The United States spends far more on health care than other high-income countries, yet U.S. citizens have poorer health than other first-world countries (The Commonwealth Fund). In a study performed by The Commonwealth Fund, it was found that the U.S. ranks last in Access, Equity, and Health Care Outcomes, and next to last in Administrative Efficiency among the eleven countries included in the study. The other eleven countries, Switzerland, Sweden, France, Germany, Netherlands, the United Kingdom, Canada, New Zealand, Norway and Australia all provide a universal healthcare system, providing an explanation for why they are all ranked above the United States.

The United States has taken an important step to expand coverage through the Affordable Care Act. More than 20 million Americans gained insurance coverage. According to the study mentioned above, “Incomplete and fragmented insurance coverage may account for the relatively poor performance of the U.S. on health care outcomes, affordability, administrative efficiency, and equity.” (The Commonwealth Fund).  

While this was a good first step towards providing universal health care, it’s not enough. The Nursing School from Columbia University proposed a universal healthcare plan. The plan covers essential services in a model that is, “cost-effective, quality-driven and outcome-based” (American Fitness) . Evidence-based practice guidelines are used to decrease costs and increase optimal outcomes. Inpatient and outpatient care and generic drugs are covered. The plan is privately administered and based on a network model. “With emphasis on early detection and preventive care, the reduced reliance on emergency room treatments, and a reduction in unnecessary services, the plan has the potential to significantly reduce the nation’s healthcare costs” (American Fitness). This plan could be the solution to the long wait times universal healthcare countries, such as Canada, face. By focusing on preventative care, wait times would decrease, stopping the problems before they become serious.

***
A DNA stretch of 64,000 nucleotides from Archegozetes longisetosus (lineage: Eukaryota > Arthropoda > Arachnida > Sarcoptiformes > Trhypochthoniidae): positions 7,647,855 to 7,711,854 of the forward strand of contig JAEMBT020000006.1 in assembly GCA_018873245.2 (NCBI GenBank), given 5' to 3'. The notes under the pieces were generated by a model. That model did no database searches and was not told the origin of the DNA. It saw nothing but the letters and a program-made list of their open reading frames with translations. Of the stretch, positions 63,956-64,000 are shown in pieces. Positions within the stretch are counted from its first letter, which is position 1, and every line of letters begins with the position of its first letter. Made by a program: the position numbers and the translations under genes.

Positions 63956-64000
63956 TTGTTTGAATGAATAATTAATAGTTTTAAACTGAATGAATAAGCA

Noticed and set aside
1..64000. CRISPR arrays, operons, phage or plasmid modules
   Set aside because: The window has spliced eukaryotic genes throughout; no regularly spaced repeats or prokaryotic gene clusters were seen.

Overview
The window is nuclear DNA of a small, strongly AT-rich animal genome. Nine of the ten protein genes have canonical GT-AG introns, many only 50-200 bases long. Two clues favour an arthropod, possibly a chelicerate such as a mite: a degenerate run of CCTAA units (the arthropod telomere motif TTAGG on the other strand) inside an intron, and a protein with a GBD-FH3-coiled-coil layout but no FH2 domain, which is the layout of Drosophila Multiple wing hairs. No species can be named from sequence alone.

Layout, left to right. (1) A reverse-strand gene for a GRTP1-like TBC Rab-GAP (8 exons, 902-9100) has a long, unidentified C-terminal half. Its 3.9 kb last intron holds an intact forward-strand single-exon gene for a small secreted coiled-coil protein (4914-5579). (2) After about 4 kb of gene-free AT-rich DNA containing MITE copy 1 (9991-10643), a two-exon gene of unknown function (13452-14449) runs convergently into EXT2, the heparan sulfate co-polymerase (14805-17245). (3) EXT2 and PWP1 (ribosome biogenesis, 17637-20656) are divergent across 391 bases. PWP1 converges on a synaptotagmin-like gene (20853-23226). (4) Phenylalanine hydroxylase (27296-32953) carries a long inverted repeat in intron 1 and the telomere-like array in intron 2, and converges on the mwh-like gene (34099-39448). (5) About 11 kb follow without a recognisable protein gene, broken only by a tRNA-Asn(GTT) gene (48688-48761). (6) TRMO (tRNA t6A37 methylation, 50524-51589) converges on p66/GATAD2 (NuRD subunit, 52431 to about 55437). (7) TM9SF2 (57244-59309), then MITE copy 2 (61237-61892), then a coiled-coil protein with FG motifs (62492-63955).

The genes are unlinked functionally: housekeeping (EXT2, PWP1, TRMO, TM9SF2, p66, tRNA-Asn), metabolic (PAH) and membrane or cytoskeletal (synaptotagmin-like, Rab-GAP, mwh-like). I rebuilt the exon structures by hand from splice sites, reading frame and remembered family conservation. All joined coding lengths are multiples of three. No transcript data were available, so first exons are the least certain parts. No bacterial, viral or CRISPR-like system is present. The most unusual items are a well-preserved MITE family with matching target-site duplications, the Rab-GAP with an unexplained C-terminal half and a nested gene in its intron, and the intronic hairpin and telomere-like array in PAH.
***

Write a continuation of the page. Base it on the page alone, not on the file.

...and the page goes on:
This plan is not the only way to fix the United States healthcare problem. In the Commonwealth study previously mentioned, the three countries with the best overall health system performance, the United Kingdom, Australia, and the Netherlands have different health care systems. All three provide universal coverage and access, but do so differently, suggesting that high performance can be achieved through a variety of payment and organizational approaches.

The first is the Beveridge model, utilized by the UK. In the Beveridge model, health services are paid for through general tax revenue, instead of insurance premiums and the government plays a significant role in organizing and operating the delivery of health care. Australia has a single payer insurance program in which everyone is covered under the public insurance plan, Medicare. Similar to the UK, Australia’s Medicare is funded through tax revenue, however, it has less public involvement in care delivery. Unlike Australia and the U.K., the Netherlands health system relies on private insurers to fund health services. Insurers are financed through community-rated premiums and payroll taxes, which are pooled and then distributed to insurers based on the risk profile of their enrollees. All plans include a standard basic benefit package. Subsidies are available for people with low incomes and adults are required to enroll in a plan or must pay a fine. This multi-payer system most closely resembles the healthcare policy put in place through the Affordable Care Act (Mirror Mirror). While the United States doesn’t need to copy these models, these three countries are a good example of how healthcare should be provided and funded.

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